The Department of Mathematics and Statistics offers several combined programs with other departments, including a major in economics - mathematics, mathematics - physics, and a minor in data science. For more information and course details, see the Mathematics and Statistics section of the Whitman College Course Catalog.
Offered in conjunction with the Department of Computer Science, our data science minor is designed to provide students with a broad understanding of what this emerging field has to offer. As a discipline, data science sits at the intersection of mathematics, statistics and computer science. Data science has applications in science, industry, social sciences, humanities and the arts. Data science fits well within the liberal arts and, when brought to bear by folks with interdisciplinary training, has the potential to uncover profound insights. At the same time, when applied without consideration of bias or unintended consequences, data science can be dangerous.
Minor Requirements: The Data Science minor requires a minimum of 19 credits from: Computer Science 167, Mathematics 240, 247. In addition to these three required courses, at least 9 credits from any of Computer Science 351, 357 or Mathematics 248, 339, 347, 349, 350. Students wishing to combine the Data Science minor with the Mathematics major will be allowed to use Mathematics 240 to satisfy both sets of requirements. Students, in this case, will complete a minimum of 51 credits total.
Economics - Mathematics
Interested in graduate study in economics? An MBA in a quantitative field? Do you want to understand and explore the ever-growing influence of mathematics and statistics in the field of economics? Consider a combined economics-mathematics major. You'll specialize in both economics and mathematics and take advantage of a rigorous curriculum that focuses as much on the fundamentals of both disciplines as it does in exploring how a combination of mathematical and economic theories and principles can provide a critical lens through which to reflect upon and impact social and economic challenges in the real world.
Major requirements: Mathematics 225, 240, 244,247,248, 349, and three additional credits chosen from mathematics and statistics courses numbered above 200. Economics 100 or 101, 102, 307, 308, 327, 428, plus one additional course in economics. Students should note that in addition to Economics 307 and 308, the prerequisites for Economics 327 include Economics 227 (or Mathematics 128 or 247). However, neither Economics 227 nor Mathematics 128 applies towardthe minimum major requirements. In addition, Economics 100 or 101, 102, and Mathematics 247 are the prerequisites for Economics 327. Economics 227 does not apply toward the minimum major requirements. Economics 493, 494, and other economics courses taken P--D--F courses may not be used to meet the 27--credit requirementfor Economic courses. The senior assessment consists of the written exam in mathematicsand statistics, the Major Field Test (MFT) in economics, and a combined oral exam scheduled by the economics department.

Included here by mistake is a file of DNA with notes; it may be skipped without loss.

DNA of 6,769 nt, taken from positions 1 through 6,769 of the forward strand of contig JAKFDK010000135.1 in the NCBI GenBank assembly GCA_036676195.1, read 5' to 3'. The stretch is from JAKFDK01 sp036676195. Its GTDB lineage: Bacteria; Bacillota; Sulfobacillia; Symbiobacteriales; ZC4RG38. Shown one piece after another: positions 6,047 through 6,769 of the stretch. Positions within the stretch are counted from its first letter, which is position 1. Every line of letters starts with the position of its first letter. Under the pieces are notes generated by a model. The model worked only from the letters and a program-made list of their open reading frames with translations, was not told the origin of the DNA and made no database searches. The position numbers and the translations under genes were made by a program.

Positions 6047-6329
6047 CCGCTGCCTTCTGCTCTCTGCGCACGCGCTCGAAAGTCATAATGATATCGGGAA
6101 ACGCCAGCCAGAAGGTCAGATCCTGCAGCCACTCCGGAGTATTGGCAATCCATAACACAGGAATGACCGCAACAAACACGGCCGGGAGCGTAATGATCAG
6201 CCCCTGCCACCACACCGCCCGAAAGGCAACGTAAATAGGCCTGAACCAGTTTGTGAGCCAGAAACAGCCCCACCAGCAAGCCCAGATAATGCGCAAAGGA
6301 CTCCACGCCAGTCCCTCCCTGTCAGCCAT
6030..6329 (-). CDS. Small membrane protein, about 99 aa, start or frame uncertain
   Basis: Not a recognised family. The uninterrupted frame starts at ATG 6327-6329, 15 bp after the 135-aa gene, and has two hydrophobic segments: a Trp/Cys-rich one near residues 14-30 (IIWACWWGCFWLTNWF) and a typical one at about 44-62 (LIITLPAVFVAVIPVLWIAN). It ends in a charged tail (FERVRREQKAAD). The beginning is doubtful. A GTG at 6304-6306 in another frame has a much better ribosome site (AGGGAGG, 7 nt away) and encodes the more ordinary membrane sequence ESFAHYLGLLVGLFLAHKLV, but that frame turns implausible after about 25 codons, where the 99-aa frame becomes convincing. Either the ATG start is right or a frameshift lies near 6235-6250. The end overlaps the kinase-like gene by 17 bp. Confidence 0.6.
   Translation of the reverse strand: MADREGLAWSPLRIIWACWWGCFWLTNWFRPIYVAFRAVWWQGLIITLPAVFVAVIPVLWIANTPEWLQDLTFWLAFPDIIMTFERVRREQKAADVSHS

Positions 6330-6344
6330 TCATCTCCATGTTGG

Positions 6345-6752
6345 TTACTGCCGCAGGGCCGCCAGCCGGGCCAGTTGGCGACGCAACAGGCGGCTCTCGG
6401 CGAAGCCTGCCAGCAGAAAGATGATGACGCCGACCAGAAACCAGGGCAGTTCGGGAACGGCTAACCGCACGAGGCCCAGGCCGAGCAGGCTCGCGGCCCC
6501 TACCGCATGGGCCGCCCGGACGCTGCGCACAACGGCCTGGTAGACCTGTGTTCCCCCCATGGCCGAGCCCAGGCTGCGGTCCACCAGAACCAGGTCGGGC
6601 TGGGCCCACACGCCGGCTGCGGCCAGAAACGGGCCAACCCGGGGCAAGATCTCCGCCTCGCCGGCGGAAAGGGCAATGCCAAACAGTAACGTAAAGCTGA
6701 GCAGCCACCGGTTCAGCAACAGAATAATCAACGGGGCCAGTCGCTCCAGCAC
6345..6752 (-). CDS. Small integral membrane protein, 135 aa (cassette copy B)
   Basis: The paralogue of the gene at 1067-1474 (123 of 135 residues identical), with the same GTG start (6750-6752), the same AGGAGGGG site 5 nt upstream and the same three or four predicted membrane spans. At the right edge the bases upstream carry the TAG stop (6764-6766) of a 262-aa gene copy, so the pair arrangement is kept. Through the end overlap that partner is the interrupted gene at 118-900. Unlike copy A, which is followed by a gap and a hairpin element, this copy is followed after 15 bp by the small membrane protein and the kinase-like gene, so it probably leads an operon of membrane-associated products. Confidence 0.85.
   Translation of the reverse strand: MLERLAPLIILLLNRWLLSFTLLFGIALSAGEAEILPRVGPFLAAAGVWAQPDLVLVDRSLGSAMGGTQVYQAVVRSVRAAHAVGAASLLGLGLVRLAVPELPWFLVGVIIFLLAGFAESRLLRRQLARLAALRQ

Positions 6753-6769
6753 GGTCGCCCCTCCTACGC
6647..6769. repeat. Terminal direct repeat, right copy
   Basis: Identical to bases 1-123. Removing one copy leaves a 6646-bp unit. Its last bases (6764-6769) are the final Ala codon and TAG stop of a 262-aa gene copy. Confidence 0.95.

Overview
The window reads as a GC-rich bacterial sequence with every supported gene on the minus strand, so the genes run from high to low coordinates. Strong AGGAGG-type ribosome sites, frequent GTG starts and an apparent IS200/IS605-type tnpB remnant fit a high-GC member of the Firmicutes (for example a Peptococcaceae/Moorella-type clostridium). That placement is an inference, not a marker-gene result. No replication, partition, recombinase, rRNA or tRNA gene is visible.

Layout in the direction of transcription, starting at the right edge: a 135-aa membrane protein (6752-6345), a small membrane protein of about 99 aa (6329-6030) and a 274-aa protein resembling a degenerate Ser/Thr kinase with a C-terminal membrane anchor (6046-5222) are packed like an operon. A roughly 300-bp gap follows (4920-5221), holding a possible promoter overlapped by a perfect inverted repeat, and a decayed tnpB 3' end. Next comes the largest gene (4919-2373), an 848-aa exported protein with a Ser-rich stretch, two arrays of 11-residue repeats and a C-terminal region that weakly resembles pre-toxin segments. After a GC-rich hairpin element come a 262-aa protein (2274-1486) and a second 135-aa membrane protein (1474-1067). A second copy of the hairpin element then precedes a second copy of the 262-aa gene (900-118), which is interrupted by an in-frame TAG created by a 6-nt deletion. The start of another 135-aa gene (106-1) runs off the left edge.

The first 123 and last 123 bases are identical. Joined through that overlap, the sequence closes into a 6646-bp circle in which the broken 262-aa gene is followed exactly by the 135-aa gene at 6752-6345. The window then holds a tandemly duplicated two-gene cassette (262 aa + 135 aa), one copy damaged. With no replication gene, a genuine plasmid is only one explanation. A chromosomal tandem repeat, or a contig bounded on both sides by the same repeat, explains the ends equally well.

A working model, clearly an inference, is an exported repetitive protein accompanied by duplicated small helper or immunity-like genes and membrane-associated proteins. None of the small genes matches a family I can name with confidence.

Mathematics - Physics
Are you curious about the ways in which mathematics appears in the solutions to both applied and theoretical problems in physics? Do you have an interest in fields such as differential equations, quantum mechanics, or the theory of relativity? If so, Whitman's mathematics-physics major may be an excellent choice for you. The program provides an interdisciplinary curriculum designed to help you build a strong foundation in both mathematics and physics as well as develop effective critical thinking, quantitative reasoning, and written communication skills.
Major requirements: Mathematics 225, 240, 244, 367 or 368, and six additional credits in mathematics and statistics courses numbered above 200; Physics 145 or 155 or 165, 156 or 166, 245, 246, 255, 256, 325, 339, and one additional physics course numbered from 300--480, or BBMB 324. Senior assessment consists of the written exam in mathematics, the written exam in physics, and a combined oral exam scheduled by the physics department.